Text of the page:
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I don't really like buildings I've never been to/in. I just feel I can't claim they're my favorite buildings if I don't know them.

 

Here are some I do know:

 

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Habitat 67 in the one and only Montréal! I've always been fascinated by it; and we pass by it every time we drive/bike to La Ronde (the building is at the foot of a bridge that leads to the park).

 

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The Eiffel tower... It's so beautiful and so ugly at the same time. My mom and I walked up every step to the second deck and gazed upon the city; it's so magnificent. I also got ice cream. Good times.

 

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Caerphilly castle is such a lovely place; never mind the lack of a roof.

 

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Another Montreal building from the 60's. It's the Olympic Stadium, or, as it's known in Montreal, the giant toilet bowl.

 

Another "building" (I'm not sure if it qualifies) in Montreal I am in love with is the Underground City (RÉSO). Some cities have an underground city, but none as large as this one. It connects all the skyscrapers to all the malls to all the metro stations to all the rail stations to all the squares. Speaking of metro stations, all of those are works of art too; forget the drab, boring tube or the subway, the metro is fantastic.

 

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^That one is my station!

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The AT&T building in Nashville, Tennessee.

 

Ah you mean the Batman building as it's commonly referred to around here and less so as the Metal \m/ building as well.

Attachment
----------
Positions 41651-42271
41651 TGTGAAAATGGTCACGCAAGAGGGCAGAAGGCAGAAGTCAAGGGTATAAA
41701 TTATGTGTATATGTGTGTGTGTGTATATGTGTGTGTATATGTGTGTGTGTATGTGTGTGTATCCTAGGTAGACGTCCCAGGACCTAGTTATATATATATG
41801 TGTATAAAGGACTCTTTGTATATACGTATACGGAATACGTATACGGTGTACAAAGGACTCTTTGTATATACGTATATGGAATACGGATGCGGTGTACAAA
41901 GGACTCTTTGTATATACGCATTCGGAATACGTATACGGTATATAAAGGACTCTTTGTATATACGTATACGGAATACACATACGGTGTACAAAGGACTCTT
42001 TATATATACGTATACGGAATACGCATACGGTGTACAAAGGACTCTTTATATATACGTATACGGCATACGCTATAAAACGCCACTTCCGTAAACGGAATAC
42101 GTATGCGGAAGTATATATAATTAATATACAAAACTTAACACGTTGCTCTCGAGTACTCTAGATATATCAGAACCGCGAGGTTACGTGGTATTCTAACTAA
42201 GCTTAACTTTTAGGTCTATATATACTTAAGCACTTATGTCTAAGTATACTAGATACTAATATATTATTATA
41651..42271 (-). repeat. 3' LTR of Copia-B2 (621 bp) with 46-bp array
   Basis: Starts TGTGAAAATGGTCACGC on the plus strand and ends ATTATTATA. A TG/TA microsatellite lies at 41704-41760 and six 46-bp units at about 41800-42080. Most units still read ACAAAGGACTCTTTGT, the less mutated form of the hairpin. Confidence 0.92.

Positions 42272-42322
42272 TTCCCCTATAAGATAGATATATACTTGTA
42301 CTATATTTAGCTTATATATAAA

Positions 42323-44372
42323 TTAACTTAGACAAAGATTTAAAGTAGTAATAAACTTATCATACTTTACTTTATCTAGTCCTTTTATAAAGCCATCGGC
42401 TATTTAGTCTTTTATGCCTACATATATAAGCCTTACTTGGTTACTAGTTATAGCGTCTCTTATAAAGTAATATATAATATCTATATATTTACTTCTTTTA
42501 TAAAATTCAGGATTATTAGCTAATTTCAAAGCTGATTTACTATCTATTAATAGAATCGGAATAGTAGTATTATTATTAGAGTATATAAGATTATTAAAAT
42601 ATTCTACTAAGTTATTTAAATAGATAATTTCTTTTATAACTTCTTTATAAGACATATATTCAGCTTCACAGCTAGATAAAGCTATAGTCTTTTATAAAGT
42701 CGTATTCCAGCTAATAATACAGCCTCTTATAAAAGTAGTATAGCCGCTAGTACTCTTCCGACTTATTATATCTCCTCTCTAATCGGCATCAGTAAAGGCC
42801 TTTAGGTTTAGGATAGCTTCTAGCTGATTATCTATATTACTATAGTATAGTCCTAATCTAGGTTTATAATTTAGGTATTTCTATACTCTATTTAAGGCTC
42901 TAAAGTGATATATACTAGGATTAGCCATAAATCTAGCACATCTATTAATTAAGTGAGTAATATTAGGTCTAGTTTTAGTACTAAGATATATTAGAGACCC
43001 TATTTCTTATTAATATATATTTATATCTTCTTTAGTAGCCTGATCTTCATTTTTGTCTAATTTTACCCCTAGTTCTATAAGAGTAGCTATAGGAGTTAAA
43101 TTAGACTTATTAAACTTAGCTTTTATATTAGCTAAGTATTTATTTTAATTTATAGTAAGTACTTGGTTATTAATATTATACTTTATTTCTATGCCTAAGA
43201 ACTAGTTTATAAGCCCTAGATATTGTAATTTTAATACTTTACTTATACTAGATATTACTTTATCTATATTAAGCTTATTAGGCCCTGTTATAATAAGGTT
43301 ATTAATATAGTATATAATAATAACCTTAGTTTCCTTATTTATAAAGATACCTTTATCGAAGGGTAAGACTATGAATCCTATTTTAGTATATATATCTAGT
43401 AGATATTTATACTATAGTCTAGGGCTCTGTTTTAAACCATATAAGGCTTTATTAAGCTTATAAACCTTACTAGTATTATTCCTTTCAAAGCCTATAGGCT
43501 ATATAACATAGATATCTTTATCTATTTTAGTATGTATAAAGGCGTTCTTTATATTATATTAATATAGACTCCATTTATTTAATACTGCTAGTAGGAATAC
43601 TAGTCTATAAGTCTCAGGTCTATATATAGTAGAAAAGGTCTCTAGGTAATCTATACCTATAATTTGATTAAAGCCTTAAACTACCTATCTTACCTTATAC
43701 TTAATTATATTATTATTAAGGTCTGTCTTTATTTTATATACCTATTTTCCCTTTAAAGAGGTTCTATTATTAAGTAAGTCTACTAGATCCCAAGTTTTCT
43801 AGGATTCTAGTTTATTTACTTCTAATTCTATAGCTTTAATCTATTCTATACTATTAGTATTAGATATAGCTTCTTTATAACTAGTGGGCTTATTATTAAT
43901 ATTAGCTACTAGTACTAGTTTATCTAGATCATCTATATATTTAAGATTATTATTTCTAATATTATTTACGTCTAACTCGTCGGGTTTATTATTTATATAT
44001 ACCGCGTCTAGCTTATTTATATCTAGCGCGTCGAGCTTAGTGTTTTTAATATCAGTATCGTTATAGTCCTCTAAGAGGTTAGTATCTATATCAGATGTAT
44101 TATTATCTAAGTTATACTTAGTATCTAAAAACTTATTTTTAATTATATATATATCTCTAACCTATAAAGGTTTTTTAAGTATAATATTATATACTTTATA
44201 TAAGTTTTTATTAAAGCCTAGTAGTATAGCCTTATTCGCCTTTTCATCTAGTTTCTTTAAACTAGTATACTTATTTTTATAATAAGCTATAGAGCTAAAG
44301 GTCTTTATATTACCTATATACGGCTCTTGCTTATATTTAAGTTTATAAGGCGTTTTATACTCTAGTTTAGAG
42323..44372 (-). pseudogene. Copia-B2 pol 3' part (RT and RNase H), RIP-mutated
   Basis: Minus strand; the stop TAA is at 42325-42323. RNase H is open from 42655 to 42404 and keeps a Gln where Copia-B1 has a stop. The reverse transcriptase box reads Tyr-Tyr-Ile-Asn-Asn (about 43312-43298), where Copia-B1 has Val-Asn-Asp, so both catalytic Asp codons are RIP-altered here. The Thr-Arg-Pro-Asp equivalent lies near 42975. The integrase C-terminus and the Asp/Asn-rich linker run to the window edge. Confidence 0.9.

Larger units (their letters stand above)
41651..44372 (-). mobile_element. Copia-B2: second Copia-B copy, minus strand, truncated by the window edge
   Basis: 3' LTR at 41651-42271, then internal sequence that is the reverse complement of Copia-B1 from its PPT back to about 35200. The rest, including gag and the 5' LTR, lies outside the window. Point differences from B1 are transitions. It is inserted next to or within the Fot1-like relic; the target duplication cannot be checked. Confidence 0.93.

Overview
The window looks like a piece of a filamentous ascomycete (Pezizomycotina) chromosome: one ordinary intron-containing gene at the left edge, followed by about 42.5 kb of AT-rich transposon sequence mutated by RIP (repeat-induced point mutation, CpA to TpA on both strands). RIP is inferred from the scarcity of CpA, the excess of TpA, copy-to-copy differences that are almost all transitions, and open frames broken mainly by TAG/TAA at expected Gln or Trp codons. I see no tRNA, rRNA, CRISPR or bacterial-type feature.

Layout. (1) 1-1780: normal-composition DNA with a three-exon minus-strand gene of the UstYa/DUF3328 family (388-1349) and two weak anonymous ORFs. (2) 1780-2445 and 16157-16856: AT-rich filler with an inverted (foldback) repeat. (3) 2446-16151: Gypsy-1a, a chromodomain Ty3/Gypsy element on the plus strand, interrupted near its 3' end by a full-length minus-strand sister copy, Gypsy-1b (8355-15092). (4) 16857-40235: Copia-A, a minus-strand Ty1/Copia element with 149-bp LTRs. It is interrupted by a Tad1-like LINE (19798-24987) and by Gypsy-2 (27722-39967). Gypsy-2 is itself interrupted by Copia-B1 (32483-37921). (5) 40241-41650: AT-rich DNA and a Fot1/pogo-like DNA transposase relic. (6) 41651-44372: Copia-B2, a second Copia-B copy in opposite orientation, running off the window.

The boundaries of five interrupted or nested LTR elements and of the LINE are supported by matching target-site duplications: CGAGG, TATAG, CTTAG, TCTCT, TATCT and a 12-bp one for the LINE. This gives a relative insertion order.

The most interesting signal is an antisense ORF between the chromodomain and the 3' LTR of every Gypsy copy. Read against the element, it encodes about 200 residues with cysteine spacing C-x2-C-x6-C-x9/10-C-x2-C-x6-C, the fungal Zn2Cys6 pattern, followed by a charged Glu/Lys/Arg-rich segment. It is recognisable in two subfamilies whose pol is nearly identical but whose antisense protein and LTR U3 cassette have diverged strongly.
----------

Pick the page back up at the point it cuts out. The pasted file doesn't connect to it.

^Same old boring swoops. Being an architect and living right down the road from one of her best buildings (the Contemporary Art Center in Cincinnati) I just don't understand why she has type-cast her work. There is most certainly no need for random swoopiness in the world beyond Gehry (and I really don't respect him or his work much as it is) and she seems to only want to work in that style these days.]...but flooding this forum with stark white architecture would ruin its already great diversity So I will leave you all with these gems.

 

I really haven't studied Hadid in a long time and last I knew she was all deconstructivist, jagged, and pointy. Perhaps she's discovered a softer more feminine side? Stark white architecture...Richard Meier fan, Apple products, or both/neither? Oh and wish I had known about U of Cinci's campus when I was up there during Labor Day weekend.

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^Of all the starchitects, Richard Meier is my favorite. Although I do have some issues with some of his work and the reasoning he states behind his buildings, I love how they look.

 

And yes, Apple products are fantastically designed in my opinion. They don't have a product out right now that I would consider unattractive in the slightest.

 

As for UC's campus, yeah it is fantastic. I love being able to experience it on a daily basis. It's a who's who of the modern architectural world. And it's only getting better as the years go on and the greenery matures an the number of students keeps exploding. It felt quite urban when I started and there were 36,000 students enrolled at the time. Now with just under 43,000 students, it's even more so than ever. That along with proposals for an addition to the stadium, a new basketball arena, new law building, nearly completed practice football/polo field, and various other smaller projects helps make nearly every spot on campus inviting and well-designed.